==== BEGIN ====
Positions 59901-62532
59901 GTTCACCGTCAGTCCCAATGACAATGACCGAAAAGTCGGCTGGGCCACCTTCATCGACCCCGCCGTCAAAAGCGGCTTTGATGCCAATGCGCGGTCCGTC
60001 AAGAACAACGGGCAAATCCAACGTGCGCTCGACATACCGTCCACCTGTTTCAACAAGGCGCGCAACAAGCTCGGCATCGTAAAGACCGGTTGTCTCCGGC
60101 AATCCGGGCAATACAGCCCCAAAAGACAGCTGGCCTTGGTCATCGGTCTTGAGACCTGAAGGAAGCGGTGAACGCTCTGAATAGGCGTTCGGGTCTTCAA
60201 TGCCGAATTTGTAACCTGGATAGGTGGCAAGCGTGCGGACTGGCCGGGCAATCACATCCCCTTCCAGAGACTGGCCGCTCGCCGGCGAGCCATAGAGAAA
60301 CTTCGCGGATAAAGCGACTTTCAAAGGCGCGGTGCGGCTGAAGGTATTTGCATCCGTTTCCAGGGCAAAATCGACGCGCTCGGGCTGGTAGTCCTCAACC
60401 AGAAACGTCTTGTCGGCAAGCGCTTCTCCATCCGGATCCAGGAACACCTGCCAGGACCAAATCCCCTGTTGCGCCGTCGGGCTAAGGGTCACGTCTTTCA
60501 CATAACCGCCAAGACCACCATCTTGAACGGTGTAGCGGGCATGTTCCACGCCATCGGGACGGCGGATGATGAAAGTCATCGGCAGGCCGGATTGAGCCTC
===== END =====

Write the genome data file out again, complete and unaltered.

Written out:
Positions 59901-62532
59901 GTTCACCGTCAGTCCCAATGACAATGACCGAAAAGTCGGCTGGGCCACCTTCATCGACCCCGCCGTCAAAAGCGGCTTTGATGCCAATGCGCGGTCCGTC
60001 AAGAACAACGGGCAAATCCAACGTGCGCTCGACATACCGTCCACCTGTTTCAACAAGGCGCGCAACAAGCTCGGCATCGTAAAGACCGGTTGTCTCCGGC
60101 AATCCGGGCAATACAGCCCCAAAAGACAGCTGGCCTTGGTCATCGGTCTTGAGACCTGAAGGAAGCGGTGAACGCTCTGAATAGGCGTTCGGGTCTTCAA
60201 TGCCGAATTTGTAACCTGGATAGGTGGCAAGCGTGCGGACTGGCCGGGCAATCACATCCCCTTCCAGAGACTGGCCGCTCGCCGGCGAGCCATAGAGAAA
60301 CTTCGCGGATAAAGCGACTTTCAAAGGCGCGGTGCGGCTGAAGGTATTTGCATCCGTTTCCAGGGCAAAATCGACGCGCTCGGGCTGGTAGTCCTCAACC
60401 AGAAACGTCTTGTCGGCAAGCGCTTCTCCATCCGGATCCAGGAACACCTGCCAGGACCAAATCCCCTGTTGCGCCGTCGGGCTAAGGGTCACGTCTTTCA
60501 CATAACCGCCAAGACCACCATCTTGAACGGTGTAGCGGGCATGTTCCACGCCATCGGGACGGCGGATGATGAAAGTCATCGGCAGGCCGGATTGAGCCTC